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Neuronal Protective Effect of Nosustrophine in Cell Culture Models

  • Massimo Tusconi* 
 Author information
Journal of Exploratory Research in Pharmacology   2023;8(4):267-268

doi: 10.14218/JERP.2023.00018

The role of nootropic supplements is becoming increasingly relevant in today’s integrated therapeutic landscape.1 The choice of adjunctive therapy is increasingly complex because of the increasingly elaborate nature of the drugs and, consequently, the potentially resulting drug interactions. The use of a nootropic, although it has an active component, turns out to be less disruptive overall because of the fewer interactions resulting from its very nature; another aspect not to be underestimated is the general propensity of the patient to take a product to which he or she does not attribute the exact nature as the drug generally used in therapy, and this allows the clinician to be able to administer an effective add-on with good compliance on the part of the patient.2 Among nootropic supplements, Nosustrophine has an important role. The effects of this supplement are manifold, and currently, its use is found in the treatment of Alzheimer’s disease (AD). Among pharmacological interventions, the most widely used in AD are natural products (25.6%), followed by anti-amyloid beta compounds (13%), neurotransmitter enhancers (11.4%), multitarget drugs (2.5%), and antitau drugs (2.3%).3

Nootropic supplements are composite preparations that help to enhance multiple areas of neuronal function, such as concentration, memory, cognitive attention, and motivation while strengthening cognitive functions in patients affected by multiple neurodegenerative diseases.4 Delving deeper into the evaluation of the neurobiological aspects of nootropics, we can highlight that fractionated catecholamines and serotonin were found in the Nosustrophine extract using ultra-high performance liquid chromatography (UHPLC) with electrochemical detection (ECD).5

On deep biochemical evaluation, it emerges how Nosustrophine extracts contain brain-derived neurotrophic factors and multiple neurotransmitters, particularly dopamine, norepinephrine, and serotonin. It is well known that there is a correlation between the pathogenesis and course of AD and reduced brain concentrations of dopamine, norepinephrine, and serotonin.6 Moreover, this emphasizes AD and a wide range of pathologies affecting the neurons and the brain, including psychiatric pathologies.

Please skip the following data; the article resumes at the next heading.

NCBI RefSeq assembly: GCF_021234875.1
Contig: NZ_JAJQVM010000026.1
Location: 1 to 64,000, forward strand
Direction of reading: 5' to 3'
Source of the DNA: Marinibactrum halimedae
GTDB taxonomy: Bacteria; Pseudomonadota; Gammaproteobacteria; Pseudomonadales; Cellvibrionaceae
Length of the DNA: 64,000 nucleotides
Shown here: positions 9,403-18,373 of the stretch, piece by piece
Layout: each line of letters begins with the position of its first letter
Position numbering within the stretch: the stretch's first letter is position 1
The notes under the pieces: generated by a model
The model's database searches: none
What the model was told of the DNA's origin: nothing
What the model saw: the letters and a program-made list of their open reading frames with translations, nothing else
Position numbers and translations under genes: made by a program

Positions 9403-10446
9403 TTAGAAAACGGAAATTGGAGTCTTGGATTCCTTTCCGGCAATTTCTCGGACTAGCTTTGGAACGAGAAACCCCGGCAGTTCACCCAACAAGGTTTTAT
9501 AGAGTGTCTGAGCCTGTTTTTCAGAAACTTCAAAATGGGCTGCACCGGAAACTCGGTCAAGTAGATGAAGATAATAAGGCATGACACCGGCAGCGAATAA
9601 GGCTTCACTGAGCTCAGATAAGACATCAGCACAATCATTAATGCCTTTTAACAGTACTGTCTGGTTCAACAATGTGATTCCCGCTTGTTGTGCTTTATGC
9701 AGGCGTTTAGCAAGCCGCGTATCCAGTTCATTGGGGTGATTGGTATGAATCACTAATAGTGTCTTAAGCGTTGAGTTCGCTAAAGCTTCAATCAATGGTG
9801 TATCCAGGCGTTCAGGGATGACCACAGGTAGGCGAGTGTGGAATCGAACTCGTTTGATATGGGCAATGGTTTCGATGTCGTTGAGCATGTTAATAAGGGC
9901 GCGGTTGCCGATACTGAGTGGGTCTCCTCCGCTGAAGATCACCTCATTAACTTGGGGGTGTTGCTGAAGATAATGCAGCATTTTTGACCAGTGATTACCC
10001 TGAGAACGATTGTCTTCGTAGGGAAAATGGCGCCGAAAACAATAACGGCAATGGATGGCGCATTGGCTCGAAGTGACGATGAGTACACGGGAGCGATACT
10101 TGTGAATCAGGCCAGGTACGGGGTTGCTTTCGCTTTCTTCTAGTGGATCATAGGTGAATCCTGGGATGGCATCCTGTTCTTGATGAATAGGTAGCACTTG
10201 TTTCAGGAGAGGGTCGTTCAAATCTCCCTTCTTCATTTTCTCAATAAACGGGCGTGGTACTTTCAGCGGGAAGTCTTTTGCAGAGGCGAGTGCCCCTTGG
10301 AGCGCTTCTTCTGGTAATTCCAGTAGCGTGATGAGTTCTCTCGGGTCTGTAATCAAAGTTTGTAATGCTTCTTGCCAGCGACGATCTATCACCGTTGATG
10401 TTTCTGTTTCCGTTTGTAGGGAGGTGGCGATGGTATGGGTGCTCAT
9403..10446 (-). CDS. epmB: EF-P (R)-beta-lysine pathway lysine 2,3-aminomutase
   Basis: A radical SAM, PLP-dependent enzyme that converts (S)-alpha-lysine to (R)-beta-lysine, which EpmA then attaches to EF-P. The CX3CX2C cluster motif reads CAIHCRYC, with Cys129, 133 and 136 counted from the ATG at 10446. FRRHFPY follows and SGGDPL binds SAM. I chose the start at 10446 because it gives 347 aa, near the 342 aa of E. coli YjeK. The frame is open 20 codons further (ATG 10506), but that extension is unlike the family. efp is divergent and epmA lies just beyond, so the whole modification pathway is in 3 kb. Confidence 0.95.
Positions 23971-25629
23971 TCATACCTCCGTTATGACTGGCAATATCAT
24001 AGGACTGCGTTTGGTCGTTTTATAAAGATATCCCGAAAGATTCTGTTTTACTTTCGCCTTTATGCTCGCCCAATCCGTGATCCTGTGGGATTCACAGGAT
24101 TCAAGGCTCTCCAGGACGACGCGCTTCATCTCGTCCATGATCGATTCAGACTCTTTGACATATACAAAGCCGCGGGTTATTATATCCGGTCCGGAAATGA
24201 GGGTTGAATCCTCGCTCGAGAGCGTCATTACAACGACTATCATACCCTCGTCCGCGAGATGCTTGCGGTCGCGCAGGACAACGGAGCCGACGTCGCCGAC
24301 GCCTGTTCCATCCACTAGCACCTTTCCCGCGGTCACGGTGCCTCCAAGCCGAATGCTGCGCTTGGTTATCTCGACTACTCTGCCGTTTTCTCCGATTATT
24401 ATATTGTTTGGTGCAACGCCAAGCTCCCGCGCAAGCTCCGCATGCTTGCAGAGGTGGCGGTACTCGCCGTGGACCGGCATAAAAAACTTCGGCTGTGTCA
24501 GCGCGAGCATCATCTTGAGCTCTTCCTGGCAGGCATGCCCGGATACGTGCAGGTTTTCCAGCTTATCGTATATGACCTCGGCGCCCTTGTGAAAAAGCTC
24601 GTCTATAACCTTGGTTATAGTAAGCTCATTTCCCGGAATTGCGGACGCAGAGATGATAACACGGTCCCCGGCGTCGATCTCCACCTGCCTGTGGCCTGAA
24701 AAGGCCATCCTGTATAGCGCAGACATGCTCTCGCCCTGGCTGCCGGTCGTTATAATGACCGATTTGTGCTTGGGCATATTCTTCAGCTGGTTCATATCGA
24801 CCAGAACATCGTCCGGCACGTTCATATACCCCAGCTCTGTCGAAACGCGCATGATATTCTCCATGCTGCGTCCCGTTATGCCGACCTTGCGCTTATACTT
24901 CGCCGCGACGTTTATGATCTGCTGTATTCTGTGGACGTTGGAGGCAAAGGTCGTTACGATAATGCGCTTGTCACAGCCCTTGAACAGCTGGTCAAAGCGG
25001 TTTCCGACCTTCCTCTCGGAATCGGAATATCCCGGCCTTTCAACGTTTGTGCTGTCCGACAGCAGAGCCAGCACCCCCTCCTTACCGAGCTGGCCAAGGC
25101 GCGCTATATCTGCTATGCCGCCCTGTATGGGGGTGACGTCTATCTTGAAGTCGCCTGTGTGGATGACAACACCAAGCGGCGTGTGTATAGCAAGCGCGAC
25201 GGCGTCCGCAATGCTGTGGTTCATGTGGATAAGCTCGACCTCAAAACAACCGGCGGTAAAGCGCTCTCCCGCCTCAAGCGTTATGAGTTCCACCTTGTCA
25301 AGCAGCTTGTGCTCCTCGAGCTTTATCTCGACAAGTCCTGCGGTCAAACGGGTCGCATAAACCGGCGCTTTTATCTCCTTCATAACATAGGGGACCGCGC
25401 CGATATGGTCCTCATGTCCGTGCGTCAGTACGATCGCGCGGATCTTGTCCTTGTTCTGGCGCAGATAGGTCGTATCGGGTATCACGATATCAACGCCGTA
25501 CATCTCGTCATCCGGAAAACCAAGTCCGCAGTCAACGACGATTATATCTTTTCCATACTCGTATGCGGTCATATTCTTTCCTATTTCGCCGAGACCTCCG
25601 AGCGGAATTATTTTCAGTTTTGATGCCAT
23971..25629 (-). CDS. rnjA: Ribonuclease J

Laboratory data emphasizing the effects of Nosustrophine on microglia and multiple brain formations have shown that in aged mice, Nosustrophine promotes the expression of SIRT1. Furthermore, overexpression of SIRT1 may lead to neurodegeneration, with the implication of beta-amyloid and tau pathology potentially through deacetylation of histone H3 and dysfunction at the mitochondrial level.7

Various natural compounds protect against neurodegeneration and contain epinutraceutical properties8 and, starting from this, the wide range of uses that could be fulfilled in neurobiology by nootropics, particularly by Nosustrophine, becomes apparent.

Furthermore, assessing the effects on neuronal plasticity reveals how Nosustrophine is responsible for effective regulatory activity of histone deacetylases with the improvement of neuroplasticity and consequent restoration of functions, such as learning and short- and long-term memory. In patients with AD, these neuroprotective aspects imply a regulatory and limiting role of processes aimed at microstructural degeneration of the neuron and its more refined functions.9 It seems important to emphasize the role these findings might have in preventing and treating add-ons but not limited to all those diseases with a mnesic component, either from neurodegeneration or environmental demand overload, including multiple forms of depression and psychosis.